4 years. Andy has been a competitive cyclist for many years.
Kim Morrow (www.elitefitcoach.com)
has competed as a Professional Cyclist and Triathlete, is a certified
USA Cycling Elite Coach, a 4-time U.S. Masters National Road Race Champion,
and a Fitness Professional.
Her coaching group, eliteFITcoach, is based out of the Southeastern United
States, although they coach athletes across North America. Kim also owns
a resource for cyclists, multisport athletes & endurance coaches around
the globe, specializing in helping cycling and multisport athletes find
Advice presented in Cyclingnews' fitness pages is provided for educational
purposes only and is not intended to be specific advice for individual
athletes. If you follow the educational information found on Cyclingnews,
you do so at your own risk. You should consult with your physician before
beginning any exercise program.
Singulair and EIA
Cleat position for track
Achilles and knee pain
High avg HR / Inconsistent race results
Pelvic Symmetry Solutions
Hips, flat feet, and tight knee
FSA K-force seatpost as sol'n to pelvic asymmetry
I live in an area that has lots of flat open roads, and as you can imagine,
roadkill is a common sight in those areas. I work in a job field that places
a high level of caution when handling airborn pathogens. This caution has lead
me to inquire on the concerns one should have when passing roadkill. Can pathogens
be transmitted from a two day old decaying carcass to a human who inhales while
passing by? As many do I'm sure, I hold my breath if I can until I've passed,
but on exerting rides this isn't practical or possible. Are my concerns valid?
Phil Newby, Indiana
Kelby Bethards replies:
Hmm, that’s an interesting question. I have not heard of any zoonotic infections
(cross species) be “caught” by passing by some road kill. The reason I think
it is improbable, is that it would require a certain amount of inoculum (bacterial/viral
particles) to be concentrated right where you pass through. Any breeze or
wind would quickly dissipate these.
I guess I don’t think the odds of acquiring an illness from road kill is
unlikely unless you stop to pet it or there is a big pile of road kills in
I think you are more likely to vomit on your handlebars and shoes from the
Another panelist was nice enough to point out to me this important bit of
You may also want to stress that in some states (such as my previous residence
in Tennessee) it's legal to harvest roadkill for consumption, and Philip could
be passing by a tasty nugget of roadside goodness.
Steve Hogg adds:
I can't help but pass this on. A couple of years ago there was an item in
the papers here. A German tourist with a history of mental problems that had
gone missing 3 years prior and presumed dead. He had been found alive and
reasonably healthy in the Queensland outback semi desert. How had he been
By eating the roadkill from the road trains ( a road train is a prime mover
towing up to 6 trailers behind)
Singulair and exercise induced asthma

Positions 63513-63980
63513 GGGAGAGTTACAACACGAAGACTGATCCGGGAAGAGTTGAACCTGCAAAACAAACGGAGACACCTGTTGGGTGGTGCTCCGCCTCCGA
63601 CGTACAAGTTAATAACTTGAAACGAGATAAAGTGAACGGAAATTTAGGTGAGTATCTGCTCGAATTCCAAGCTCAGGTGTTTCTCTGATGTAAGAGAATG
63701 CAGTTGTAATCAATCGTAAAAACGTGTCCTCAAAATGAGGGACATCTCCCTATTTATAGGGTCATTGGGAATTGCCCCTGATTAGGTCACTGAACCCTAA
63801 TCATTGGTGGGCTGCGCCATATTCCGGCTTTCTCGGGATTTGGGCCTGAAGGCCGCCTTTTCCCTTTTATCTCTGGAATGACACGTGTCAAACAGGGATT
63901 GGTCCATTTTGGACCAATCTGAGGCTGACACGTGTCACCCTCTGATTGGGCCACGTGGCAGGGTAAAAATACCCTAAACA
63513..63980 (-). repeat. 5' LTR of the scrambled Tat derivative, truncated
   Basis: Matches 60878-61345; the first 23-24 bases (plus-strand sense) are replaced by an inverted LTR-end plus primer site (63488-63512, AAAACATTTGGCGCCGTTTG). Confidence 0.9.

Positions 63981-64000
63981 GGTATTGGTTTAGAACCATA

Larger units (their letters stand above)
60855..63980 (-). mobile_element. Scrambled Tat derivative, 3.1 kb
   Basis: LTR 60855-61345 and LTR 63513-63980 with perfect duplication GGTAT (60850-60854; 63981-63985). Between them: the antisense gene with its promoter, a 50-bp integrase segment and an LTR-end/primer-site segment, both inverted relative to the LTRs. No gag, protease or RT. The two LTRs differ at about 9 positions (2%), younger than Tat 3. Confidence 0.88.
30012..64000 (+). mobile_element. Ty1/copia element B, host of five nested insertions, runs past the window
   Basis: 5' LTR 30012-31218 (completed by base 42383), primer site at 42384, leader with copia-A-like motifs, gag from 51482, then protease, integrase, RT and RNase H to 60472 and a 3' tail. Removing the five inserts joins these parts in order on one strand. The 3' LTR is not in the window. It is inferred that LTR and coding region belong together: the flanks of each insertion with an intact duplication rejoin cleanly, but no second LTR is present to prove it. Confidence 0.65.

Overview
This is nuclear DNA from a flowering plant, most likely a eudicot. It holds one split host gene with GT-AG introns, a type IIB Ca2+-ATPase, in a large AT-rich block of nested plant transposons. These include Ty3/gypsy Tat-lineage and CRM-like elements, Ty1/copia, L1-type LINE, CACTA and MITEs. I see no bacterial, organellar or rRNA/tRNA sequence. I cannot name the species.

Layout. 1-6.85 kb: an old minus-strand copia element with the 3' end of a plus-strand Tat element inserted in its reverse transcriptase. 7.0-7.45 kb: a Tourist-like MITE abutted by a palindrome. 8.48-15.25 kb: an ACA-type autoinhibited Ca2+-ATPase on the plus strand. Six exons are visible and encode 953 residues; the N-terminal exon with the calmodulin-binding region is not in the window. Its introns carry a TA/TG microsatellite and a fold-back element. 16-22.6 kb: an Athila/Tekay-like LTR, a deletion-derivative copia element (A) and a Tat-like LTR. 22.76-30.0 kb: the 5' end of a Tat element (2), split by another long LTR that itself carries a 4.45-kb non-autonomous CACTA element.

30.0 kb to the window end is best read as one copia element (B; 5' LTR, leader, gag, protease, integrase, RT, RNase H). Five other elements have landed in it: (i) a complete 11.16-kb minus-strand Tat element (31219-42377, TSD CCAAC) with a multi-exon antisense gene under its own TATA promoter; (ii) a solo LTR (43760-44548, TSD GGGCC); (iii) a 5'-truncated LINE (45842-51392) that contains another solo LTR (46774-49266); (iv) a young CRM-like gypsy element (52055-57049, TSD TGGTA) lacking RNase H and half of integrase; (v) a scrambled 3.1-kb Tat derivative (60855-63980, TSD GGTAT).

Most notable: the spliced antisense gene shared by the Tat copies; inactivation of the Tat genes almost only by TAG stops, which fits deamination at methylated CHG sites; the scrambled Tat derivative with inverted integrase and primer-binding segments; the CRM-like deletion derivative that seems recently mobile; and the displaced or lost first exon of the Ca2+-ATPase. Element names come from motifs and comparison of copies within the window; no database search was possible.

I was reading about allergies/EIA with interest, as it seems I have acquired
EIA over the last few years, mainly in race situations, or extremely intense
training situations. For instance, today I was working on 45 sec intervals,
but was only able to complete 3 of them, because of the inability to breathe
after each one, I think it was wearing my system down each time. I also had
a mild episode during a race this past Sunday after a particularly hard counter-attack.
(luckily I was able to hang on the back until I recovered once they caught me...
When it first started happening, 2.5 years ago, my MD gave me an inhaler, but
told me it was stress related, not really about the bike and exercise. So I
didn't use the inhaler, because I didn't want to become dependant on something
like that. However, the stress has been relieved, life is much better and I've
had enough of these episodes now (and recently) that I want to do something
When I go to my MD about this, is Singulair something that could help this?
Anything else I should mention to him about EIA? Is there some other explaination
for these symptoms that my MD should look into before prescribing an inhaler?
I have been taking Zyrtec and Flonase for 2 years for allergy relief, and that
seems to work just fine as far as sinus stuff is concerned.
Kelby Bethards replies:
Well it seems that you may be getting EIA after all. I do take care of a
cyclist or two that only get the symptoms at really intense work outs or races.
They almost can’t get themselves to have an attack while riding alone or training.
The two things I have had recent luck with for those people are: Serevent
inhaler (NOTE: not for rescue during an attack) using it ½ hr prior to workouts/races
and Singulair. Singulair also helps with allergies by the way, so it may be
a good route for you to go. Also, it may be that the Serevent is not necessary
for you if the Singulair does the trick. A lot of MD’s aren’t using Singulair
yet for EIA as it doesn’t have the “indication” from the FDA, but I’ve had
luck with it with people, especially those with allergies.
Now, like I said, the Serevent doesn’t work for rescue, but hopefully prevents
an attack, you should keep an Albuterol inhaler with you for rescue until
you are certain you won’t have an attack.
Richard Stern adds:
Apologies to all as I've not been following this discussion, however, I just
want to point out that if you're taking these (and many other medications,
whether prescribed or not by your doctor) you'll need to lodge a Therapeutic
Use Exemption certificate with your governing body. Otherwise there are likely